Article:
Pérez Simondini explains that they got in touch with Santiago Ferrari by phone. “He was resting due to a recent illness. We are in contact with a relative who confirmed all the events, and was willing to give us a personal interview and furnish more details.” Nora Susana Baez, owner of a farmhouse in the vicinity of San José, “was another major witness that evening. It was hot and she couldn’t sleep, and remained in the swimming pool. For this reason she was able to hear the explosion and see the lights falling to earth. Some remains also fell in her farmhouse.”
The chunks that fell in Estancia San José “were recovered and made available to Diario El Heraldo in Concordia. We held in our hands one of the fragments of the flying object that crossed the airspace of General Campos on the morning of 21 December 1979. It is a metal plate 14 cm wide, 12 cm in diameter at its narrowest, and two millimeters thick. The edges are melted, as though burned by a welder’s torch.”
The Testimony of Carlos Liebermann, Former Editor of El Heraldo
As contained in the library of El Heraldo newspaper, the late Carlos Liebermann, who was the newspaper’s editor at the time, agreed that “the metal was very hard, with burned edges, molten, and torn away by the explosion in some sections. The surface had slight traces of paint against atmospheric friction. There were also traces of rust. Our personal impression is that these are the remains of the heat shield of some satellite launching booster, although we always have the illusion that it could be a strange object. We could only recover this piece. The rest were discarded by farmhands.
Enrique O. Sdrech published an excellent article on the subject with photos by José Casal in Revista R2000 (3 January 1978), showing the parts before they were taken away by Air Force officers.
Liebermann contacted the Argentinean Air Force, and around the time, stirred the curiosity of Brigadier Gen. Rubens Omar Graffigna, who perhaps due to the importance of this General Campos case, may have promoted an area within the Comision Nacional de Investigaciones Espaciales (CNIE), an agency of the FAA.
The ufologist states that “the commission was entrusted to captains Carlos Augusto Lima and Elanio Rodriguez and operated until 1987. At the time, they decided to send an aeronautical engineer, Juan Jose Mañé, a member of the wind energy department, and 1st lieutenant Roberto Hugo Vazquez, chief of the electronics department of the CNIE, to collect the fragments from Liebermann. They made some brief statements, confirming that the metal did not come from an atmospheric balloon launched by the Air Force to conduct atmospheric studies, noting that it was a very hard alloy, resistant to high temperatures and to friction produced by contact with the atmosphere. Official sources suggested that these could be fragments of satellites in orbit around the planet, disintegrating upon completing their useful life.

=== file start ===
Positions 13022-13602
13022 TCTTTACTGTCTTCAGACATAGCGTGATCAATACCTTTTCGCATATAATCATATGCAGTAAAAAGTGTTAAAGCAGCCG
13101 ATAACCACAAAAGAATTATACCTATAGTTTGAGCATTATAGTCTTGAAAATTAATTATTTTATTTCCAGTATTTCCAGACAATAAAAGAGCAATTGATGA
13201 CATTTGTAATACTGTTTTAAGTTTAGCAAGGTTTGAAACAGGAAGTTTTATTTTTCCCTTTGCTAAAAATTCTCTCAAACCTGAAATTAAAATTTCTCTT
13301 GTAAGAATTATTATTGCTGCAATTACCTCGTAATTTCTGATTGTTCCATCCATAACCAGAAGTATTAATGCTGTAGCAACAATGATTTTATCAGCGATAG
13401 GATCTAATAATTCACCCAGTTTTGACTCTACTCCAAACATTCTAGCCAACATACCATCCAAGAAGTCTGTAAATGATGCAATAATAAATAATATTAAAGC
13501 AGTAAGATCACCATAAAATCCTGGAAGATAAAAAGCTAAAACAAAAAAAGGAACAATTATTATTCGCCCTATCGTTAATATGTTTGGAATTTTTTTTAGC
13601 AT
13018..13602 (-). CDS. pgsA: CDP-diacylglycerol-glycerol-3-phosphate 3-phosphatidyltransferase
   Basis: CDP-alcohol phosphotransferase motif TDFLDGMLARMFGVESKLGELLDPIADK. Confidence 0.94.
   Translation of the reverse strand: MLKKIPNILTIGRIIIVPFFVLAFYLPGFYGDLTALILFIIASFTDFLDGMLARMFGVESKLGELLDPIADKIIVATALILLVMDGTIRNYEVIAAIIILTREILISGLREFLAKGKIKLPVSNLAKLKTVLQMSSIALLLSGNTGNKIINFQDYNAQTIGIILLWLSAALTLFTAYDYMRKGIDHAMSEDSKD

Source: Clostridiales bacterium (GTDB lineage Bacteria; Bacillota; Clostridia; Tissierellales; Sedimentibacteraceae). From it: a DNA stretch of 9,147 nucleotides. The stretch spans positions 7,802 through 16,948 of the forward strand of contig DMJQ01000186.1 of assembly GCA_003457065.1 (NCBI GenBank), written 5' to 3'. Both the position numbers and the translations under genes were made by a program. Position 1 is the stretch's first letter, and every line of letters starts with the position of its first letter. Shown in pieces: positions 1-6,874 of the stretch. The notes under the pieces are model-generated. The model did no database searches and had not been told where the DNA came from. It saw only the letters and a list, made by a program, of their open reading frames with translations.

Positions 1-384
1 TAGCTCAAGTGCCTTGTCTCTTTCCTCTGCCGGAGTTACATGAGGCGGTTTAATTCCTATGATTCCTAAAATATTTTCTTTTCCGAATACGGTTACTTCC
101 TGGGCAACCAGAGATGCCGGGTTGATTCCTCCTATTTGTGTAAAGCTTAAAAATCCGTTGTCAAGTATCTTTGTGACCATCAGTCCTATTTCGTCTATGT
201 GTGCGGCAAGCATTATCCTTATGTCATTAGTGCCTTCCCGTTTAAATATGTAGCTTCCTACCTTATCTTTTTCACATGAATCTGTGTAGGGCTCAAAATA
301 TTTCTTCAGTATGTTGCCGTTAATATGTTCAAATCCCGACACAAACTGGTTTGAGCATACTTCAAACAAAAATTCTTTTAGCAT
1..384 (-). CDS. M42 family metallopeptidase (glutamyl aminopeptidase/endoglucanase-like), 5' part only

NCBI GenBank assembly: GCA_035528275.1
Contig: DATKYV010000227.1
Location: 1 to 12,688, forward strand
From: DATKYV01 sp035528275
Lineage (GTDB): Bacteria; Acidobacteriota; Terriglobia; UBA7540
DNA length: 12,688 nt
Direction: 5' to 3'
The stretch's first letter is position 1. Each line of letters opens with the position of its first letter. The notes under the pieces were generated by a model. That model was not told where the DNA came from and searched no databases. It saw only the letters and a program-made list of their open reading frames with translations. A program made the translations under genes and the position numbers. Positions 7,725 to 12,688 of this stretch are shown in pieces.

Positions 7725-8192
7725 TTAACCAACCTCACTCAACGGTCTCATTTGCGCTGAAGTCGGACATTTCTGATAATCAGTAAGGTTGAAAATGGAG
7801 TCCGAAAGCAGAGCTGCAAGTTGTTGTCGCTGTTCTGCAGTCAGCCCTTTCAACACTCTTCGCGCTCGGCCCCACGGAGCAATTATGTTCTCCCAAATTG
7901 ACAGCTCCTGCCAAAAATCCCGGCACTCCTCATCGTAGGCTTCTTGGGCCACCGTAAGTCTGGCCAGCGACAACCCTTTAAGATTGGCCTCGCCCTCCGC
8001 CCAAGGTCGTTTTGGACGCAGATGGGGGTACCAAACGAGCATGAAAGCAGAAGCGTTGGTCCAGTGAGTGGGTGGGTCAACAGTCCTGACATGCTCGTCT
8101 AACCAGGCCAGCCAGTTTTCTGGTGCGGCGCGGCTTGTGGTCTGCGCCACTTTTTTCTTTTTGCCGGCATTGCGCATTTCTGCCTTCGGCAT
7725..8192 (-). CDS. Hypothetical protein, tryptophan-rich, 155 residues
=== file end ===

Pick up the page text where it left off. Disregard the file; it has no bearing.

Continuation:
Perez Simondini adds that the “officers did not allow themselves to be photographed, and after taking the fragment, nothing more was ever heard from them, much less about the reports with the results.” She explains, however, that they located engineer Mañé, who believes that “after 35 years, perhaps the truth will come to light. We will soon furnish details on this investigation. Having been part of the UFO division of the CNIE, an agency of the Argentine Air Force, we understand that a file on this event can become public knowledge.”
More Journalistic Reports
Siete Dias magazine contacted officers of the Argentine Air Force, who noted that the fragment, commonly known as the “manija de puerta” (doorhandle) was made of a very strong alloy resistant to atmospheric friction. They further added that the fragment did not form part of an airplane or weather balloon, although they did not explain what it was. A biochemist from the city of Concordia performed acid tests, confirming that these had no effect upon the metal.
Pérez Simondini opines that in cases such as this “the role played by the press is very important, since it not only reports, but also becomes a participant in discovering what it is all about. El Heraldo de Concordia was involved in this case, and it opened its doors to us to commence this investigation thanks to its current editor, Roberto Caminos, who has been following the work of Vision Ovni and the Museo del Ovni, aside from his own beliefs about the subject, but showing respect for the seriousness and professionalism with which we work.”
The researcher provided AIM a photo showing the moment in which Caminos gave them an original issue of El Heraldo’s publication, containing the facts. “Many other witnesses were located thanks to that article. We are pushing ahead with this investigation, searching for fragments that may still be in the hands of people who took part in collecting them.”
CEFORA’s director believes “this is a historical case, basically for the Province of Entre Rios, and was perhaps the push behind the creation of a UFO division within the Comision de Investigacioens Espaciales of the Argentinean Air Force. What we know for sure is that the matter was studied, investigated and analyzed by official authorities. Now we are looking for the file to request its declassification.”
[Translation (c) 2014, S. Corrales with thanks to Guillermo Gimenez, Planeta UFO, and Andrea Pérez Simondini, Vision Ovni]